There are different “eating personalities” that may emerge during pregnancy that you should be alert to. Some women go into pregnancy with the attitude of eating for the baby. Others try to eat perfectly, obsessing about what they should and should not eat. And lastly, there are those who throw caution to the wind and decide pregnancy is a time to finally let loose and eat whatever and however much they want. All of these eating personalities have potential pitfalls and are not in line with intuitive eating.Â It is great that pregnancy can inspire healthy and mindful eating habits, but eating for the baby’s sake tends to be fleeting. The healthy eating habits that have been adopted for the baby can leave as quickly as they came. Negative body image, ingrained diet rules, and emotions may trigger former, unhealthy eating patterns to reemerge. Also when the pregnancy is over, the old eating habits will most likely return. This is why it is so important to work from an intuitive frame of mind. With intuitive eating the intention is to listen and respond to internal wisdom, to engage in self-care not just baby-care.
Eating nutritious and healthy food during pregnancy is a wonderful gift you can give to your baby and yourself. However, the good intention to eat healthfully can be taken to extremes. Becoming overly preoccupied with what is going into your body, trying to eat in a “perfect” way, and obsessing about strict rules and guidelines created around food is not ideal. It can cause unnecessary stress and anxiety to be so rigid with food, and also may ironically contribute to poor nutrition, especially if the woman is limiting the amount of food she is willing to intake. Women who prior to pregnancy controlled the amount that they ate through calorie counting and portion control are often tempted to do so during pregnancy. This can be a dangerous road. Restricting calories during pregnancy is never a good idea and can lead to malnutrition or starvation.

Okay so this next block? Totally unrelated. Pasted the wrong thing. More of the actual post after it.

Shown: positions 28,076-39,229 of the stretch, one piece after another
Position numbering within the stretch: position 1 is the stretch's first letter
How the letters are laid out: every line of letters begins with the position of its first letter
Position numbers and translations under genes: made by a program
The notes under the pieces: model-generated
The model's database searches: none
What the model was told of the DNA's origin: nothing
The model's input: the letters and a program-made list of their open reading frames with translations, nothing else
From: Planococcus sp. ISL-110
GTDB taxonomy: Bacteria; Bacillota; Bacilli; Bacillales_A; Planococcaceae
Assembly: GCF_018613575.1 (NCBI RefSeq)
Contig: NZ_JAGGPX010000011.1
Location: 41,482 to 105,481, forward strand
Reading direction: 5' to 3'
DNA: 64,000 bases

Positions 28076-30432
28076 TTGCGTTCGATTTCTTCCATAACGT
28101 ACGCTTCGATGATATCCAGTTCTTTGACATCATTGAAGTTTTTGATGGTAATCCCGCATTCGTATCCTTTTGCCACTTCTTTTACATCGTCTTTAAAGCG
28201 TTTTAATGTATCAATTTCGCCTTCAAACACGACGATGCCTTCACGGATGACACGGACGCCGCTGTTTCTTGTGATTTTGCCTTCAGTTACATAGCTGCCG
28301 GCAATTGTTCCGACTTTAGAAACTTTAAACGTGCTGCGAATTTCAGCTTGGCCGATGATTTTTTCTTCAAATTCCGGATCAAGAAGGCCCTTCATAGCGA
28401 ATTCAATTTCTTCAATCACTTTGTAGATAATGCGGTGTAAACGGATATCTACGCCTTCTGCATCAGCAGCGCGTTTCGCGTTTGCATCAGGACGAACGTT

Jessica had been a strict vegan for years for both moral and health reasons before she became pregnant. During her second trimester, she found herself craving meat. Her craving for meat really disturbed her, and she would try to put the craving out her mind by reminding herself of all the reasons she had decided to stop eating meat in the first place. By the beginning of her third trimester, she was feeling tired and weak all the time, and her iron levels were really low. Finally, she confided in one of her friends, also a vegan. Her friend said to her, “Health comes first.” Jessica realized in that moment what she needed to do. She began eating meat and listening when the cravings would arise. Her energy and iron levels were restored.